Most modern jet skis have a reverse feature that allows them to move backward. But the impeller does not reverse direction. Rather, there is a wide curved deflector (the bucket) that covers the jet nozzle and redirects water underneath the jet ski, causing to move backwards.

Contrary to what other sites or common sense might tell you, jet skis cannot reverse the direction of their impeller. In order to properly operate a jet ski, it’s important to know all of their features. One of the most useful features is the reverse function. I use it for docking regularly.

Riders should become familiar with operation of these functions to become safer and better riders. Let’s look at how a jet ski works and how a personal watercraft achieves its neutral and reverse features.

Sea Doo Spark IBR demonstration

How does a jet ski work?

For the most part, a jet ski has an engine based similar to that of any motorized vehicle. That means that it has a piston-cylinder based engine that is placed underneath the seat of the jet ski. Modern skis use standard 4-stroke motors while some older skis are powered by 2-stroke engines.

When the jet ski is running, the torque from the engine is thrust directly onto a drive shaft that has an impeller attached towards the end of it.  As the engine runs, the driveshaft is always rotating, and so does the impeller. 

The shaft and impeller on PWC’s rotates only in one direction at all times (except for the newly introduced flushing system used to clear debris available on a limited number of Sea Doo models.)

How does the jet ski move forward?

Jet skis have water intakes positioned at the bottom or sides that allows the turning impeller to pull in water. No matter what design a jet ski has, the movement principle is the same. As the impeller starts to rotate, it sucks water through the bottom and pushes it out through a tube and out of the rear of the ski to move forward.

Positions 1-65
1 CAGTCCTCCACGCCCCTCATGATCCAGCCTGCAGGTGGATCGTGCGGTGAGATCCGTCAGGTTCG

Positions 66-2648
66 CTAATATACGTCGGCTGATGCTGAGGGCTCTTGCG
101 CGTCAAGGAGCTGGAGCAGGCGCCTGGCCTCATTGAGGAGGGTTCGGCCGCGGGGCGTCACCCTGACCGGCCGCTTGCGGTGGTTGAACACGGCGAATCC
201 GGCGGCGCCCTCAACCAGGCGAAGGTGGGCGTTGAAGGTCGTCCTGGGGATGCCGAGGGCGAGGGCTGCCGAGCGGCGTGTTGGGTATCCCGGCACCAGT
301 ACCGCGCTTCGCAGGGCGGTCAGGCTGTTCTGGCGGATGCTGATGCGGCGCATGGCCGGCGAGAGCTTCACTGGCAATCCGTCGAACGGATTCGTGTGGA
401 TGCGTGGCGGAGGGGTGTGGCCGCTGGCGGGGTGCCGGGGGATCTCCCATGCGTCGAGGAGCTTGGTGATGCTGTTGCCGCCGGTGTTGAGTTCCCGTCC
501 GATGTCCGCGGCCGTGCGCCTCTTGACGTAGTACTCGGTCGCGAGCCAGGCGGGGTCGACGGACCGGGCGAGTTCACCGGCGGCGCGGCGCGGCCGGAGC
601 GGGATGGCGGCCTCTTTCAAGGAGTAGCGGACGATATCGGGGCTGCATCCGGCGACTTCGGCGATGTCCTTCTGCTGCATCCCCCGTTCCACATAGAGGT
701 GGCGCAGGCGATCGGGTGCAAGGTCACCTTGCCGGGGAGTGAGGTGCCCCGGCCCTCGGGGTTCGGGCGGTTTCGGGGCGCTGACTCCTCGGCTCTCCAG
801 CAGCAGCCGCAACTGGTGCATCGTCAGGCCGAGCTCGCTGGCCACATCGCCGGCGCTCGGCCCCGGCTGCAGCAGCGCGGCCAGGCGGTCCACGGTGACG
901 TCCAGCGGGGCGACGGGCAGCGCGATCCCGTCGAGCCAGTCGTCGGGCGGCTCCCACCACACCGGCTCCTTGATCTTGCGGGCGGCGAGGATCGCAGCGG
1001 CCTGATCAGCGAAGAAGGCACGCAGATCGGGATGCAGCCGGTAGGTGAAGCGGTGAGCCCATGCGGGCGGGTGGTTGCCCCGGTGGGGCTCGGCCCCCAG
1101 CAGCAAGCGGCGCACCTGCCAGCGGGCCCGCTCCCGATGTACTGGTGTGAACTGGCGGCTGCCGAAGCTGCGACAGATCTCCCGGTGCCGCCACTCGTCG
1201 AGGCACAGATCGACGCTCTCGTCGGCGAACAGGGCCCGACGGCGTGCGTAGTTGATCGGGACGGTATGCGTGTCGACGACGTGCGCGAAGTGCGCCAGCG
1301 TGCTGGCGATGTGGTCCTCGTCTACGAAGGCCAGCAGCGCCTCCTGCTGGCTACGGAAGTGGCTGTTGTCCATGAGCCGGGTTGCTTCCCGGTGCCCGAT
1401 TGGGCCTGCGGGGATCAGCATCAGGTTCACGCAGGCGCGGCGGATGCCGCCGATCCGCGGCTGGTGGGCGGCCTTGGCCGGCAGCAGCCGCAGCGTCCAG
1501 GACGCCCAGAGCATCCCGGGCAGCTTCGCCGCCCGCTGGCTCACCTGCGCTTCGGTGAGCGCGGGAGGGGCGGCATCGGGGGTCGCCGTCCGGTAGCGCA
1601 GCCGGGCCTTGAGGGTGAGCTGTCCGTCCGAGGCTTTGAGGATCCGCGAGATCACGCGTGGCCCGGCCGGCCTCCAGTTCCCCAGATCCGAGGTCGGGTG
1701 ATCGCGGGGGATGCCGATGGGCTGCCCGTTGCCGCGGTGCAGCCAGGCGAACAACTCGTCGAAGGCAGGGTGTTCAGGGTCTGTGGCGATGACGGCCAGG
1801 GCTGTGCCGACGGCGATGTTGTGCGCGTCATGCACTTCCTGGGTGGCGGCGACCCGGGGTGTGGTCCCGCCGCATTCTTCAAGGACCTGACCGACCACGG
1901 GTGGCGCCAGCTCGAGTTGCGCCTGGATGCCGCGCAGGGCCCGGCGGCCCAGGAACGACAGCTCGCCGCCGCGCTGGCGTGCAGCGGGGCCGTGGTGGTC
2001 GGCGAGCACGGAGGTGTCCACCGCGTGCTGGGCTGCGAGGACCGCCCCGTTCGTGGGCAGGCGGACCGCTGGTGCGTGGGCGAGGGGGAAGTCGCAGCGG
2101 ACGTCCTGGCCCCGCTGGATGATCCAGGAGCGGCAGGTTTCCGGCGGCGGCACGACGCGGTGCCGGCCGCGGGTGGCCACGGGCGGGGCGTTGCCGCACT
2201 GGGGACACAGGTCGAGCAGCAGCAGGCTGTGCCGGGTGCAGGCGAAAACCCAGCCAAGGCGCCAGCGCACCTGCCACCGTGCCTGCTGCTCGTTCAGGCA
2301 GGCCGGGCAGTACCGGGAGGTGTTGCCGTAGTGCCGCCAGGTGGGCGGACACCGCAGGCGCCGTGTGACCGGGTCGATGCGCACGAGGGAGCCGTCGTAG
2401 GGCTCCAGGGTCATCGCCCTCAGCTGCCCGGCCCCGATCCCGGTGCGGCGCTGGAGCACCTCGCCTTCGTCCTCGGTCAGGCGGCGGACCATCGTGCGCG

This strong intake of water is the main reason you shouldn’t run a jet ski in shallow water, since you could suck in debris and damage the pump or impeller.

The throttle controls the speed of impeller rotation which controls water flow, and thus determines the speed of travel of the jet ski.

The type of engine that a jet ski has is thus known as a direct drive system because the engine is connected directly to the impeller. 

The water used to drive the ski is also used to cool the motor, impeller shaft, exhaust and other moving parts, at least in part. The engine’s heat is dissipated by the water flowing through the impeller tube, and the engine does not overheat. 

Yamaha’s RIDE system demonstration

Does a jet ski have a reverse gear?

Although a jet ski does not have a transmission that changes speed and direction of the impeller and shaft, it can still reverse or be placed in neutral.

Sea Doo rear bucket movement shown out of the water

How does a jet ski reverse work?

Situated at the back of the jet ski is what is called a steering nozzle. This nozzle directs the flow of water in a certain direction which is controlled by the handlebars.